Last week I stumbled over a twitter thread of people argumenting about what Git workflow to use. Most common sense was, not to use Gitflow anymore. But how should our Git workflow be today?
My experience with Gitflow
Looking back in time, about 6 years ago, we started our first projects with Git as version control system. With day-to-day experience in team foundation version control (TFVS) and subversion (SVN), we started to adopt Git and Gitflow. At that time, Gitflow was the de facto standard workflow. Beside learning to adopt a new version control system, we also adopted a new workflow. Coming from trunk-based development – without branching – it became a very steep learning curve. Learning Git was feasible for a developer with experience in another version control system, but at the same time adopting a new workflow made the switch hard. I can remember that we had constant team discussions about how to branch, to be compliant with the Gitflow. And even worse, we tried to couple staging environments with our branches (dev -> DEV, test/release -> UAT, main -> PROD) to do something that we thought is continuous delivery.
All together lead to:
- Cognitive complexity: A lot of time in the team was invested in how to branch.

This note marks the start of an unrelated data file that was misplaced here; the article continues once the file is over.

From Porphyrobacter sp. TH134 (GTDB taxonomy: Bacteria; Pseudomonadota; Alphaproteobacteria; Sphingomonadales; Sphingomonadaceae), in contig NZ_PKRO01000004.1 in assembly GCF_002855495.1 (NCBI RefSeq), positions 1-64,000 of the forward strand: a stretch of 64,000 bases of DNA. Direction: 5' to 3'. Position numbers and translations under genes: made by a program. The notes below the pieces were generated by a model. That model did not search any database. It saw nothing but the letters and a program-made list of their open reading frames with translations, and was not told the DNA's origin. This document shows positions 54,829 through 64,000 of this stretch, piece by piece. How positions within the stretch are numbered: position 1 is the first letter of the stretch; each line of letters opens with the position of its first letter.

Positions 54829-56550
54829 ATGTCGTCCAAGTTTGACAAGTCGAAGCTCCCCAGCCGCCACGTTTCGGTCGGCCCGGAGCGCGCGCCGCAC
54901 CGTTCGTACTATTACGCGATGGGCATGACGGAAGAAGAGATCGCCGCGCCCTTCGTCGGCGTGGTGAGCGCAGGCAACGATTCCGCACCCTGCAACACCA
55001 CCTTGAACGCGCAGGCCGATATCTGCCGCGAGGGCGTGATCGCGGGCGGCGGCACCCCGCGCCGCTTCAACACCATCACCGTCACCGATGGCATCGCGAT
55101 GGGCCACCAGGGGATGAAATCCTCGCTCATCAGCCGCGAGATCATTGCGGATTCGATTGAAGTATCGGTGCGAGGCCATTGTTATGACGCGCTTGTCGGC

- Staleness of the main branch: As our production environment was coupled to the main branch, the merge from dev to main could only be made after user acceptance testing and so it (often) became stale. The dev branch became the most important one.
With this experience, we finally switched to a trunk-based development workflow with release branches, that eliminated the complexity and staleness of the main branch.
My current recommendation
Keep it simple. Start with a trunk-based workflow
, like GitHub flow and from there think about how you want to do deliver your application. If you want to do continuous deployment your mostly done. If you have larger release cycles or have to support multiple versions, use release branches.
Gitflow Workflow | Atlassian Git Tutorial
Git Flow Is A Bad Idea – YouTube
Git branching guidance – Azure Repos | Microsoft Docs